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Engineering body stands up for e-tolling

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JOHANNESBURG – The engineering sector remains the sole defender of Gauteng’s e-tolls at hearings of the provincial government’s advisory panel given the task of assessing the socioeconomic impact of e-tolling.

While most organisations that have made submissions to the panel called for the scrapping of the controversial system and an increased fuel levy, Consulting Engineers of SA (Cesa) — representing companies, some of which constructed the highway improvements — said e-tolling “ was the best solution” for maintaining infrastructure.

At a debate hosted recently by the South African Institution of Civil Engineering, transport analyst Andrew Marsay told the loudest critics of e-tolling — Congress of South African Trade Unions (Cosatu) spokesman Patrick Craven and Opposition to Urban Tolling Alliance chairman Wayne Duvenage — that their organisations had misled the public into thinking that the system burdened lower income groups the most.

“Cosatu has managed to convince people who should have known better that e-tolling is a regressive tax on the poor,” Marsay said. “This is misleading as less than 20% of Gauteng’s residents own a car.

“It has been argued that a fuel levy is an alternative to e-tolling, but this argument ignores the fact that the prime thrust of national government’s infrastructure policy is not financial efficiency but social equity.”

Craven said Cosatu received a mandate to oppose e-tolling from its members who owned and used vehicles.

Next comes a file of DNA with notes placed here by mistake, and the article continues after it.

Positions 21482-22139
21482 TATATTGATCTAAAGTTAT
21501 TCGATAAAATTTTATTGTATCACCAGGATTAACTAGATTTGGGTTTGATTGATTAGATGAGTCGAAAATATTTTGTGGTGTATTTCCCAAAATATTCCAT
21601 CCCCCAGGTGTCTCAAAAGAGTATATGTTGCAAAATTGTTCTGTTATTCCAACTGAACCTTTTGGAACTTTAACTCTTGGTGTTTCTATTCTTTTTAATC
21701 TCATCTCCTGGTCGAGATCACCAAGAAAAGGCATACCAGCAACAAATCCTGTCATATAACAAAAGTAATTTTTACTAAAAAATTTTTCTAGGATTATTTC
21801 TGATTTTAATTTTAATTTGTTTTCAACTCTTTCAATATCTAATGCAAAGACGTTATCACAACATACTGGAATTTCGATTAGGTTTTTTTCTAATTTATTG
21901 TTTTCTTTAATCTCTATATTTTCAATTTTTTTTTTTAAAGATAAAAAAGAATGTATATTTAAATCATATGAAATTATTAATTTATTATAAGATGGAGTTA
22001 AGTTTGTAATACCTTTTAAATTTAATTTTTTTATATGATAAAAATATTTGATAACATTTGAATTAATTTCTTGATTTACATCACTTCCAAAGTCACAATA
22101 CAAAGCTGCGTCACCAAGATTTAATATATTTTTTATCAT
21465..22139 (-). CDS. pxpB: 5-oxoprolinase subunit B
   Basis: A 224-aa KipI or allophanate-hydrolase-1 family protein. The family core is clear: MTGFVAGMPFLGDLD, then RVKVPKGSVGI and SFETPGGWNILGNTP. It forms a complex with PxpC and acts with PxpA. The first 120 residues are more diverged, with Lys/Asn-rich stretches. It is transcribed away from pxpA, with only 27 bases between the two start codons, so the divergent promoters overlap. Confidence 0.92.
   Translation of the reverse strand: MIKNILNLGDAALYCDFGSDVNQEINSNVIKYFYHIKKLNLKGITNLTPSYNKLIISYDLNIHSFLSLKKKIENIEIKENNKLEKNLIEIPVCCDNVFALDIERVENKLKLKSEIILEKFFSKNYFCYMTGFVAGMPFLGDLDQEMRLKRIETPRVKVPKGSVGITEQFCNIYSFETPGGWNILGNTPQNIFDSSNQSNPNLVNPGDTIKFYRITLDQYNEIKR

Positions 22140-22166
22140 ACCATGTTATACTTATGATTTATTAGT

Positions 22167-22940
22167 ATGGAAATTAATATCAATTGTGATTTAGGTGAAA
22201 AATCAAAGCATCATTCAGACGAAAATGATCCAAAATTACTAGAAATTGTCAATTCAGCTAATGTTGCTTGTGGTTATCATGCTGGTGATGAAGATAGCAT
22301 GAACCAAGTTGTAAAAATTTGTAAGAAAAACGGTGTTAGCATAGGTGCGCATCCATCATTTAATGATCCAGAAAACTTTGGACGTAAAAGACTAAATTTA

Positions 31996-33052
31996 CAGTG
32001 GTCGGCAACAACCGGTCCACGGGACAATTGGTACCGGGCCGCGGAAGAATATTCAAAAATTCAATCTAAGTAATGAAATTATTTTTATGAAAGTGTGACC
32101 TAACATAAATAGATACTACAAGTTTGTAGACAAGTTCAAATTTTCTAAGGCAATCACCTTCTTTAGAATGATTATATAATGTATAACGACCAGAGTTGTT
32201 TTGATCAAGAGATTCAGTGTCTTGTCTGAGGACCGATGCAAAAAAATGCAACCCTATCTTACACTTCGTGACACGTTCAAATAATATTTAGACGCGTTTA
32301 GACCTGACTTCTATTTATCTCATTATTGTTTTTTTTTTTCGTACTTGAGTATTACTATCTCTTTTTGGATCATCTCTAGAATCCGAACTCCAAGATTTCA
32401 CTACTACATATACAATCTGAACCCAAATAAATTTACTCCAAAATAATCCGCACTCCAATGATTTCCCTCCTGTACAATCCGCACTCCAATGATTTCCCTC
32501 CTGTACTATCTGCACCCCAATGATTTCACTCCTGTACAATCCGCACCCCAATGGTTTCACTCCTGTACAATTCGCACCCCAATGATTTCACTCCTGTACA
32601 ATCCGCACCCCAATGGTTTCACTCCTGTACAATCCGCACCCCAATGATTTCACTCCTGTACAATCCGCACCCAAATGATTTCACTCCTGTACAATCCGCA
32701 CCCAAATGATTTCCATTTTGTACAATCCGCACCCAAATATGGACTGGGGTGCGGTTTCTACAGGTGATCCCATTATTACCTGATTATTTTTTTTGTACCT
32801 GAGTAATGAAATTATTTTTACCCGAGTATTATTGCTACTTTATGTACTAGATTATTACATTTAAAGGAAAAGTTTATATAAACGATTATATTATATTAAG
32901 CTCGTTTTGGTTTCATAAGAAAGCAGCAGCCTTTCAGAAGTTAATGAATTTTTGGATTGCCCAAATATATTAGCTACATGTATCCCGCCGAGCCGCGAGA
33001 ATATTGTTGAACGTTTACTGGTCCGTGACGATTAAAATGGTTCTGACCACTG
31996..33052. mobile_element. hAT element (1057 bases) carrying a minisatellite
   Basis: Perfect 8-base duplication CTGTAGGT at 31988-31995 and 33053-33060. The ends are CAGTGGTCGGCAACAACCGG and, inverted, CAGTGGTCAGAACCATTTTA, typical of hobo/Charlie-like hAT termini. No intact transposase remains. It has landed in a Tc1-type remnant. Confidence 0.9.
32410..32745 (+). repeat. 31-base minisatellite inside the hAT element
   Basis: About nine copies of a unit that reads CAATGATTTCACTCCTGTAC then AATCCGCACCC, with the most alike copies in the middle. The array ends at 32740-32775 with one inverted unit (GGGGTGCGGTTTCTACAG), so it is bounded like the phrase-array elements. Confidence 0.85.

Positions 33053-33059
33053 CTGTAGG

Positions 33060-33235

“Thousands of union members have to use their cars to get to work because there is no alternative.

“The spatial legacy of apartheid means they live far from places of work and the lack of transport infrastructure means they have no choice but to use private cars.”

Economist Gerhard de Villiers said e-tolling was the most effective means to reduce congestion, which would benefit logistics companies and therefore the economy. “ Mobility is needed at all costs to move freight, people, goods and services efficiently.

“Scrapping e-tolling would increase the burden on our roads, costs (for businesses), and severely harm the prospects of logistics.”

Duvenage said e-tolling was doomed to fail because it did not have the support of Gauteng residents, who were not complying with it. “When you introduce a law, and the people resist it, you have to win the argument with them. If you don’t get compliance and you can’t enforce it, then you have lost.”

Wallace Mayne, a Cesa civil engineer, told the debate that the national fiscus was “severely stretched” and road infrastructure could not compete with priorities such as education and healthcare.

“What makes Gauteng more important than the Northern Cape where people are suffering from a lack of infrastructure?”

He said raising the fuel levy to recover the costs of the improvements was impractical as it would be “silly to expect the national government to oversee roads in one province”.

The national government maintains that e-tolling will not be scrapped, regardless of the conclusions the panel reaches. But the Gauteng government seems hopeful that the controversy around the e-tolls can be resolved.

“The views of the people of Gauteng will be heard and, if need be, implemented,” Gauteng MEC for education Panyaza Lesufi said recently.

The establishment of an advisory panel on e-tolling demonstrated the “commitment that the Gauteng government has to hear the views of all of its residents”.

“We must have better roads and not have a situation where people have restricted freedom of movement .”

– BDLive

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